Aberrant polypeptides in the endoplasmic reticulum (ER) are retro-translocated to the cytoplasm and degraded by the 26S proteasome via ER-associated degradation (ERAD). To begin to resolve the requirements for the retro-translocation and degradation steps during ERAD, a cell-free assay was used to investigate the contributions of specific factors in the yeast cytosol and in ER-derived microsomes during the ERAD of a model, soluble polypeptide. As ERAD was unaffected when cytoplasmic chaperone activity was compromised, we asked whether proteasomes on their own supported both export and degradation in this system. Proficient ERAD was observed if wild-type cytosol was substituted with either purified yeast or mammalian proteasomes. Moreover, addition of only the 19S cap of the proteasome catalyzed ATP-dependent export of the polypeptide substrate, which was degraded upon subsequent addition of the 20S particle.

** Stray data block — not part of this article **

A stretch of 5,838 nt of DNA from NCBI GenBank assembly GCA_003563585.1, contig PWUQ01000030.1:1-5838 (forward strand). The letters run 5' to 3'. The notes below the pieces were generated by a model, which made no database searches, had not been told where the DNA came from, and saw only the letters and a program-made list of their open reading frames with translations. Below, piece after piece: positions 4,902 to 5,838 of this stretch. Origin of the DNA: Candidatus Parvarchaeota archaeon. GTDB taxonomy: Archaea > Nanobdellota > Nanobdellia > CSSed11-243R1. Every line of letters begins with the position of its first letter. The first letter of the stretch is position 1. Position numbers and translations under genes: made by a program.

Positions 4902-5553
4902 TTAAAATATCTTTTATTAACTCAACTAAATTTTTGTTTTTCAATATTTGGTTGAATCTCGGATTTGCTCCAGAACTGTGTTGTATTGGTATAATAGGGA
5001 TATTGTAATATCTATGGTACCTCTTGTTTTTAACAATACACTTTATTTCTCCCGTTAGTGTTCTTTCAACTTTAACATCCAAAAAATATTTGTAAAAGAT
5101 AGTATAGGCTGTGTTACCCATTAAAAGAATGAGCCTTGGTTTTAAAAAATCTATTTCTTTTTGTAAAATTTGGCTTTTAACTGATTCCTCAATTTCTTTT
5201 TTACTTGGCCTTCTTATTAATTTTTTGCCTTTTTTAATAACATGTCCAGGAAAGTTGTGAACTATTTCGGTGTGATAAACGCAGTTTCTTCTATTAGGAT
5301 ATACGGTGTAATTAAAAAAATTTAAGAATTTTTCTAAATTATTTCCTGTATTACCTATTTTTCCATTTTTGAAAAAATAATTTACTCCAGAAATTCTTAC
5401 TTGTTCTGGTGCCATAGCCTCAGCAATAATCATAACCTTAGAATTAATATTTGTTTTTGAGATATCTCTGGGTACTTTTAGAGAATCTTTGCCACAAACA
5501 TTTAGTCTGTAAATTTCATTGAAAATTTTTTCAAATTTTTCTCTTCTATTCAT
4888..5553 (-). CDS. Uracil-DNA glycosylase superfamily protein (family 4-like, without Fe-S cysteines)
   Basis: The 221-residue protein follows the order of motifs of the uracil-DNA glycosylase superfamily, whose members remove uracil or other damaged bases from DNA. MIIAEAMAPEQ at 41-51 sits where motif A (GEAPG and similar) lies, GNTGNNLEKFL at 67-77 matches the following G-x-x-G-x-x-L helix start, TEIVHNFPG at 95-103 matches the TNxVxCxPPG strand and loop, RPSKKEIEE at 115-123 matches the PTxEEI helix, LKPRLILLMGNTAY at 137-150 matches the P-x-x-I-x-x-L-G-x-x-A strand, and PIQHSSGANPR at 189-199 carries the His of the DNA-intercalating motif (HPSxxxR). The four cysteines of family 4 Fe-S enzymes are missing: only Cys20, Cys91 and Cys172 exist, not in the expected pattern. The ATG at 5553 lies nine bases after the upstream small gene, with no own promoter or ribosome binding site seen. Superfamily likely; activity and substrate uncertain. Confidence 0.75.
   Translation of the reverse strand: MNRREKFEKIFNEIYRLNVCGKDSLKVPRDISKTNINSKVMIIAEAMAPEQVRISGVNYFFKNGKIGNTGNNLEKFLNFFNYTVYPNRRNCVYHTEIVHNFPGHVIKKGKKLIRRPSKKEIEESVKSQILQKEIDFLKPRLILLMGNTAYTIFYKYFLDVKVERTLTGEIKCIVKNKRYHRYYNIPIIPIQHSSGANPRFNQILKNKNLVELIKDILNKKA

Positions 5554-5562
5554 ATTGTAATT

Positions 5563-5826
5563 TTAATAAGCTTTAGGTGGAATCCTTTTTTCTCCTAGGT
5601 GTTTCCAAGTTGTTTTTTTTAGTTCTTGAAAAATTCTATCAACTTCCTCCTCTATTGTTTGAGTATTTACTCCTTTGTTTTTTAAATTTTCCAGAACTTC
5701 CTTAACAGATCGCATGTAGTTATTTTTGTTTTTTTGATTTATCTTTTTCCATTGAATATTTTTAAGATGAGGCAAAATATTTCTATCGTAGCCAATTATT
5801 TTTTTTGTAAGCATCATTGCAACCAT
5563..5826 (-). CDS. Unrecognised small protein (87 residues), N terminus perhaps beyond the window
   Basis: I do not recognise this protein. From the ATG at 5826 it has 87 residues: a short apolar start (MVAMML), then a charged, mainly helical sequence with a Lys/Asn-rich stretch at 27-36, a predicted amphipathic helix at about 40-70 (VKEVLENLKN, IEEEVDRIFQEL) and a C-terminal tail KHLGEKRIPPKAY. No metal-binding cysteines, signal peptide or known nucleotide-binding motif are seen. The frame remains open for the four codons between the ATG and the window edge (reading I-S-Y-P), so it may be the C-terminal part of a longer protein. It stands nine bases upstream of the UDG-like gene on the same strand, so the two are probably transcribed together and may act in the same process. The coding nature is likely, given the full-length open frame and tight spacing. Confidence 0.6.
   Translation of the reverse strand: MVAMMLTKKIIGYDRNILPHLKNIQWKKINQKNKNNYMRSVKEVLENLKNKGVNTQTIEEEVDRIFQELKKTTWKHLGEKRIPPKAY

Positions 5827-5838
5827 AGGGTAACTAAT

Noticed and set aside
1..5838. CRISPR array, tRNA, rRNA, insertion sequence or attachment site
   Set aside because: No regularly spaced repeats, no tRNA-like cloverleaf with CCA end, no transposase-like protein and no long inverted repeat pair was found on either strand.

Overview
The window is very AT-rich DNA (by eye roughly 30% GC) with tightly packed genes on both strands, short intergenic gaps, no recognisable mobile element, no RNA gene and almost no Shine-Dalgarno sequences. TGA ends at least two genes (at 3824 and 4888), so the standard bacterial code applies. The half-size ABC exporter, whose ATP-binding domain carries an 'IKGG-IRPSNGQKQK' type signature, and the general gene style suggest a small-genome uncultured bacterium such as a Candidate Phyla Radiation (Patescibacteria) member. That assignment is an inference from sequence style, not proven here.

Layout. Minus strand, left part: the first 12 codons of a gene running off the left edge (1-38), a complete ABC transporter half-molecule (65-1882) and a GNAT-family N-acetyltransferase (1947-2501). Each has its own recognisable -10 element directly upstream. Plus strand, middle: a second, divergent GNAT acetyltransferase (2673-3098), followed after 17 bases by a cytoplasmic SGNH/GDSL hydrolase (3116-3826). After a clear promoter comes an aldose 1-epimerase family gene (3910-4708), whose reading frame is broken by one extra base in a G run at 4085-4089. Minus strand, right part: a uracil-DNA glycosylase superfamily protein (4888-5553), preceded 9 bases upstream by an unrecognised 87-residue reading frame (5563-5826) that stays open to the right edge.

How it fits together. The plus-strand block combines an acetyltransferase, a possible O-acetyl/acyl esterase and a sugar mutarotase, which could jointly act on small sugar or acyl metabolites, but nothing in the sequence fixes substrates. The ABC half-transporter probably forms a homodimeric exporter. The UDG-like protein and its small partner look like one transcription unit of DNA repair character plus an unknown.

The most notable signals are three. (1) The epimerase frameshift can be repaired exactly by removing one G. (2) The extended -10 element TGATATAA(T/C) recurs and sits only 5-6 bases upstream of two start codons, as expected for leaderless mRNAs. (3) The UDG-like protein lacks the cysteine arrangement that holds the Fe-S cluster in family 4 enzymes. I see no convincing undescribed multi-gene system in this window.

- Endoplasmic reticulum
ASJC Scopus subject areas
- General Neuroscience
- Molecular Biology
- General Biochemistry, Genetics and Molecular Biology
- General Immunology and Microbiology